Voting, to be sure, is a tricky business. You might think that you’ve already decided who to vote for. You might think that you’ve examined the policies, rhetoric and character of the various parties competing for your affection, and intend to vote for the one whose views most closely resemble your own. You might, for example, agree with all of the Green party’s policies, and therefore intend to vote Green.

Unfortunately, this isn’t a particularly effective strategy. To boldly vote for whichever party you think best is naïve, bordering on idiotic. Let’s take Wyre Forest, the constituency to which I have recently moved. If you live here and intend to vote for the Greens or the Lib Dems (parties whose policies, I would submit, reflect the ideals of the electorate better than their representation in parliament might suggest) then you’re basically throwing your vote away. You might as well wipe your ballot-paper across a bodily orifice, you depraved lunatic. You loathsome deviant.

We’ll explore your stupidity shortly, but first let’s take a look at this constituency. Wyre Forest is a Tory seat, but this has not always been the case. Independent do-gooder Dr Richard Taylor won it in 2001, after a campaign which sought to prevent the hospital’s A+E ward from being done away with. He then retained it in 2005, and probably would have done so again in 2010, had the Liberal Democrats not fielded a candidate. But they did, and thereby deprived Taylor of the necessary 2,643 votes required to prevent the Tories gaining control of the seat.

Of course, as soon as the Conservative Mark Garnier did get in, he immediately set about ushering in an age of darkness, under whose shadow we now reside, cowering – hearts hardened against the strife of ever-winter, eyes numbed against the now-routine sight of recently-birthed peasants being flayed alive by ravening packs of Thatcherite ogres. “Trickle-down economics!” they cackle, by way of explanation. You know, like Tories do.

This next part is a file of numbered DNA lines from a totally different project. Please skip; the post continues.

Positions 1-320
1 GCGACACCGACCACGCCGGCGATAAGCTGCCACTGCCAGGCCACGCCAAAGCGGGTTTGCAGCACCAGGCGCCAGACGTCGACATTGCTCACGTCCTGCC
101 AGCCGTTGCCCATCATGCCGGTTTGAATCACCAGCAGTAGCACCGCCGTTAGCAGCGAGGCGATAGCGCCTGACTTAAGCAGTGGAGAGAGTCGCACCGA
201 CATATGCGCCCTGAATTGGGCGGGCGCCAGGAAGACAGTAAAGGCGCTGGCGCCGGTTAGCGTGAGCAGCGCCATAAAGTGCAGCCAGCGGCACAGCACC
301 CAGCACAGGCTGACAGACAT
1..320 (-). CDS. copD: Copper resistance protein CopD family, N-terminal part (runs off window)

Ahem. Anyway, this time, the Greens have stuck someone up, thereby diluting the sanctimonious, Guardian-reading, exclusively-herbivorous vote still further.

This is the sort of constituency which is interesting only to politics nerds.   The weather is mild, the high streets are mostly derelict, and the skin of the locals is pasty-white and wrinkled. It’s the sort which UKIP, if they have the slightest bit of sense, should be targeting.

UKIP evidently agree; they’ve spent actual money getting leaflets printed and shoved through doors. Farage gurns from billboards across the town centre. Each image now has its forehead emblazoned with a swastika, while each upper lip shews an obligatory toothbrush moustache.  For good measure, words to the effect of ‘I am a racist shit’ issue from the mouth. The headquarters of their MEP, James Carver, have also been on the receiving end of a good bit of vandalism, doubtless perpetrated by some friend of democracy.

Taylor is running again, this time beneath the banner of a new party he’s invented, called NHA. But I’ve yet to encounter anyone who speaks enthusiastically about them. Moreover, I’ve yet to encounter anyone who speaks about them at all. I have received no leaflet. There exists no billboard. Do any of you know what NHA actually stands for? Is it ‘Nice Hospitable Antelope’? Is it ‘No Homo, Asshole’? Even if you knew that NHA stands for ‘National Health Action’, you would be hard-pressed to know exactly what said action would consist of, unless you were to the sort of person who goes looking for these things, out of some masochistic desire to bore yourself stupid. Clearly, NHA’s resources are meagre. As will, I suspect, be their vote.